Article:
In just a few short weeks the theatrics of election campaigning will be replaced, once more, with the theatrics of Parliamentary discourse. We have become familiar with the sometimes questionable behaviour of the House through televised debates. In the nineteenth century, Birmingham’s first returned MPs had something of a shock when they took their seats. At a Town Hall dinner in 1833, the two men, Thomas Attwood and Joshua Scholefield, gave some account of their first year’s experience. These were Birmingham men and Attwood in particular seemed to have, initially at least, felt some sense of awe at having found himself in the presence of the King. Although he couched his description in the language of reform, he was not shy at emphasising the ‘greatness’ of the company he had witnessed – dignitaries of the Church, others great officers who could fight in battles, a vast number skilled in law and many ladies of rank. However, Attwood questioned their ability to understand the difficulties of the ordinary people, adding that they looked down, as if from the altitude of a balloon, and consequently could scarcely see such a man as John Bull and his poor family travelling through all the hardships of trade and commerce. Attwood’s awe was tempered by his values.
Joshua Scholefield’s speech made no bones about his initial perception of the House, he could but not express his disappointment at the sort of company he had met with in the House of Commons. Scholefield said that he had hoped that the reformed Parliament would have comprised a set of men who wished to serve their country but declared that he had soon found them to be made up of the old leaven. Both men had been struck by the dress of the Members – there appears to have been no stuffy grey suits in the 1832 Parliament – they dressed in red and blue, with cocked hats and swords and exhibiting on the whole more the appearance of theatricals than senators collected to decide upon the destinies of a great nation. I often think the same about our recent Parliaments when they heckle like a lot of school children! Attwood’s revelation that the MPs appeared in all the colours of the rainbow met with much laughter. Scholefield stated that the Members appeared ludicrous, but their conduct was mischievous.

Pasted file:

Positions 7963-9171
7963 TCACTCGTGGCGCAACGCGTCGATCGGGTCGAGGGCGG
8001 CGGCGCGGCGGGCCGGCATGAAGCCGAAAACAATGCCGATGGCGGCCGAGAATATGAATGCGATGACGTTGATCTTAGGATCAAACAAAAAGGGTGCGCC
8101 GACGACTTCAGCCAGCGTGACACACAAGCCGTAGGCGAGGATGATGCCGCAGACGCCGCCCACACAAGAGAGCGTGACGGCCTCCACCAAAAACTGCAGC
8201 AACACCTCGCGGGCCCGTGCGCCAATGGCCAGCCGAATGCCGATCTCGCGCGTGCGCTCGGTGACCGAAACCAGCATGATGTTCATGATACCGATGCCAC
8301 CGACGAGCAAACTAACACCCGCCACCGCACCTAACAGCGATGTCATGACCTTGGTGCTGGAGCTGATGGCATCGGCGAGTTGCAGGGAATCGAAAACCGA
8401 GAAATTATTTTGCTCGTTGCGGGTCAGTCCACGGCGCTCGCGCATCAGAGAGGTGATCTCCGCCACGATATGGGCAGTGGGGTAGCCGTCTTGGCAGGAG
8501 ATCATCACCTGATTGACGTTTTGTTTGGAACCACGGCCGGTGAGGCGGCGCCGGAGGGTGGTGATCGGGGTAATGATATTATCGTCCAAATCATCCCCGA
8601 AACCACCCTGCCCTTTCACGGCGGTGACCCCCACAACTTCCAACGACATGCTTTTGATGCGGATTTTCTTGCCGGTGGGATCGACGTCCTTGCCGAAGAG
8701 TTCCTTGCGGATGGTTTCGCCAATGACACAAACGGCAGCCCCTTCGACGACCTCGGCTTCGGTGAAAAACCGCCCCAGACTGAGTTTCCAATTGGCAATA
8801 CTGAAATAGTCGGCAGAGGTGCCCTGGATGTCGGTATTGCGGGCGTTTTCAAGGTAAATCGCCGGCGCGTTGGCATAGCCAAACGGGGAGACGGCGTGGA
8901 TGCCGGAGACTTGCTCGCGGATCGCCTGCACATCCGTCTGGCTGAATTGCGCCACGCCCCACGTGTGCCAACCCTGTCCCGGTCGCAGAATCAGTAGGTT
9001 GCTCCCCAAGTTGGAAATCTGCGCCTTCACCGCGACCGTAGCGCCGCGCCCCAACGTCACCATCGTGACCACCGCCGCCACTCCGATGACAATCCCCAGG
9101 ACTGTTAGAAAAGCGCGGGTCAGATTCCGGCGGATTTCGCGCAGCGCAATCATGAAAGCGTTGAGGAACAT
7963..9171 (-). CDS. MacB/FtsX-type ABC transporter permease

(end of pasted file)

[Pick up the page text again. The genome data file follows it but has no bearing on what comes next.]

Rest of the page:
This apparent mischief was of far greater concern to the local Members, particularly the manner in which some of the MPs voted on important issues. Scholefield said that their servility to the ministry was shocking revealing that it was no unusual thing to see them coming into the House at twelve o’clock at night (dressed up as he described) for the sole purpose of voting for the ministers citing one occasion when twenty three of these members came in from a levee, dressed in all the colours of the rainbow, just in time to vote in the majority. Scholefield claimed that he was often left ashamed at their conduct, saying that the man who talked of the wants of the country was looked upon as mad; and when distress was said to exist it was flatly denied or inattentively considered. Attwood himself, with his Birmingham accent and tendency to drag his speeches out over the course of hours, would come in for such contempt later in the decade as he called for an extension of voting rights to all working men.
It may be of some regret (or prudence!) that there are no longer any cocked hats and swords in the House. But there are some things that clearly have not changed.
The quotes in this post are taken from the Birmingham Journal, December 14th, 1833. Birmingham’s local newspaper archive is available to view free of charge in the Local Studies Centre, fourth floor, Library of Birmingham – note that because of recent government cuts the library is no longer open on a Sunday. Please support our libraries and archives.